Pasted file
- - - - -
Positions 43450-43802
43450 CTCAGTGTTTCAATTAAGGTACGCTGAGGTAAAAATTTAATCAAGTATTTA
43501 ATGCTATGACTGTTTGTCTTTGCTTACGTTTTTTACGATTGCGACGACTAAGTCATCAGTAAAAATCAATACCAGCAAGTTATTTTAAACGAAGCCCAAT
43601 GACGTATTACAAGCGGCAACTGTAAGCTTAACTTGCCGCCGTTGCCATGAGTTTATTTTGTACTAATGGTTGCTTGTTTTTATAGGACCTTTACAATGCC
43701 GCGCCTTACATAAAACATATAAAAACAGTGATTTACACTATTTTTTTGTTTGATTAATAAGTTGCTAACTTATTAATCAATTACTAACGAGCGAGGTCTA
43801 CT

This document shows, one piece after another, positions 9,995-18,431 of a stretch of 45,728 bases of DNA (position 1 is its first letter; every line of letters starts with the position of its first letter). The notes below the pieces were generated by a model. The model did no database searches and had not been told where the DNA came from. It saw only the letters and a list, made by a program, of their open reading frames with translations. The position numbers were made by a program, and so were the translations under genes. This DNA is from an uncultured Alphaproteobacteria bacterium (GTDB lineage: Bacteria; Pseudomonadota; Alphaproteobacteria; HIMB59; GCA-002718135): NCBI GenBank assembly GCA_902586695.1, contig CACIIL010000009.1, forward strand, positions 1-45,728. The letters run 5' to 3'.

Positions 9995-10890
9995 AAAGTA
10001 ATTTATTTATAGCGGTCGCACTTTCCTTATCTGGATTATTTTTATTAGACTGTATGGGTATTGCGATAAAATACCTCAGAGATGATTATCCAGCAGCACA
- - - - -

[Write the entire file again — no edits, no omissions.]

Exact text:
Positions 43450-43802
43450 CTCAGTGTTTCAATTAAGGTACGCTGAGGTAAAAATTTAATCAAGTATTTA
43501 ATGCTATGACTGTTTGTCTTTGCTTACGTTTTTTACGATTGCGACGACTAAGTCATCAGTAAAAATCAATACCAGCAAGTTATTTTAAACGAAGCCCAAT
43601 GACGTATTACAAGCGGCAACTGTAAGCTTAACTTGCCGCCGTTGCCATGAGTTTATTTTGTACTAATGGTTGCTTGTTTTTATAGGACCTTTACAATGCC
43701 GCGCCTTACATAAAACATATAAAAACAGTGATTTACACTATTTTTTTGTTTGATTAATAAGTTGCTAACTTATTAATCAATTACTAACGAGCGAGGTCTA
43801 CT

This document shows, one piece after another, positions 9,995-18,431 of a stretch of 45,728 bases of DNA (position 1 is its first letter; every line of letters starts with the position of its first letter). The notes below the pieces were generated by a model. The model did no database searches and had not been told where the DNA came from. It saw only the letters and a list, made by a program, of their open reading frames with translations. The position numbers were made by a program, and so were the translations under genes. This DNA is from an uncultured Alphaproteobacteria bacterium (GTDB lineage: Bacteria; Pseudomonadota; Alphaproteobacteria; HIMB59; GCA-002718135): NCBI GenBank assembly GCA_902586695.1, contig CACIIL010000009.1, forward strand, positions 1-45,728. The letters run 5' to 3'.

Positions 9995-10890
9995 AAAGTA
10001 ATTTATTTATAGCGGTCGCACTTTCCTTATCTGGATTATTTTTATTAGACTGTATGGGTATTGCGATAAAATACCTCAGAGATGATTATCCAGCAGCACA